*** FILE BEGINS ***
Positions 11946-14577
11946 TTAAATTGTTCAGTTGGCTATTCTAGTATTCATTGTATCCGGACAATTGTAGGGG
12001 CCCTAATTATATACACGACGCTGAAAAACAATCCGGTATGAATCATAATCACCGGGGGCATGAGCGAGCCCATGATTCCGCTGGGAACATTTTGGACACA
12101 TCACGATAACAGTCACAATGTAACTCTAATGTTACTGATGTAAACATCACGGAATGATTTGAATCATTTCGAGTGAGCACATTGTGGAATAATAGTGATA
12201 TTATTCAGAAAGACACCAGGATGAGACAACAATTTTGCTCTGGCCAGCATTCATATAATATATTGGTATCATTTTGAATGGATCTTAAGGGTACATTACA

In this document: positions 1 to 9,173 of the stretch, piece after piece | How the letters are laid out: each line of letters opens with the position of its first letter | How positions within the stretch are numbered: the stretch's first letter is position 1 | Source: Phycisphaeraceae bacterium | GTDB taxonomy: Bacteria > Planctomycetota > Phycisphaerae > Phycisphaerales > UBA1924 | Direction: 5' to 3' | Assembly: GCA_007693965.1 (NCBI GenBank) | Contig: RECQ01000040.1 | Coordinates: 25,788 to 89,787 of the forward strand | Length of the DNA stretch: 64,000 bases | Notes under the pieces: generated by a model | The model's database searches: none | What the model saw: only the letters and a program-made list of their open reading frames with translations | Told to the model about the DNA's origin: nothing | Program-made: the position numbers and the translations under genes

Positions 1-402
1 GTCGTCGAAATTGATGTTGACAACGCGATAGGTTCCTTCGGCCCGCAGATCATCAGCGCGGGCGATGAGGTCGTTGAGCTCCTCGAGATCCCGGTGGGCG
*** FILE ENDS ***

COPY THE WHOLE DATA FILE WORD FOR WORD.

Positions 11946-14577
11946 TTAAATTGTTCAGTTGGCTATTCTAGTATTCATTGTATCCGGACAATTGTAGGGG
12001 CCCTAATTATATACACGACGCTGAAAAACAATCCGGTATGAATCATAATCACCGGGGGCATGAGCGAGCCCATGATTCCGCTGGGAACATTTTGGACACA
12101 TCACGATAACAGTCACAATGTAACTCTAATGTTACTGATGTAAACATCACGGAATGATTTGAATCATTTCGAGTGAGCACATTGTGGAATAATAGTGATA
12201 TTATTCAGAAAGACACCAGGATGAGACAACAATTTTGCTCTGGCCAGCATTCATATAATATATTGGTATCATTTTGAATGGATCTTAAGGGTACATTACA

In this document: positions 1 to 9,173 of the stretch, piece after piece | How the letters are laid out: each line of letters opens with the position of its first letter | How positions within the stretch are numbered: the stretch's first letter is position 1 | Source: Phycisphaeraceae bacterium | GTDB taxonomy: Bacteria > Planctomycetota > Phycisphaerae > Phycisphaerales > UBA1924 | Direction: 5' to 3' | Assembly: GCA_007693965.1 (NCBI GenBank) | Contig: RECQ01000040.1 | Coordinates: 25,788 to 89,787 of the forward strand | Length of the DNA stretch: 64,000 bases | Notes under the pieces: generated by a model | The model's database searches: none | What the model saw: only the letters and a program-made list of their open reading frames with translations | Told to the model about the DNA's origin: nothing | Program-made: the position numbers and the translations under genes

Positions 1-402
1 GTCGTCGAAATTGATGTTGACAACGCGATAGGTTCCTTCGGCCCGCAGATCATCAGCGCGGGCGATGAGGTCGTTGAGCTCCTCGAGATCCCGGTGGGCG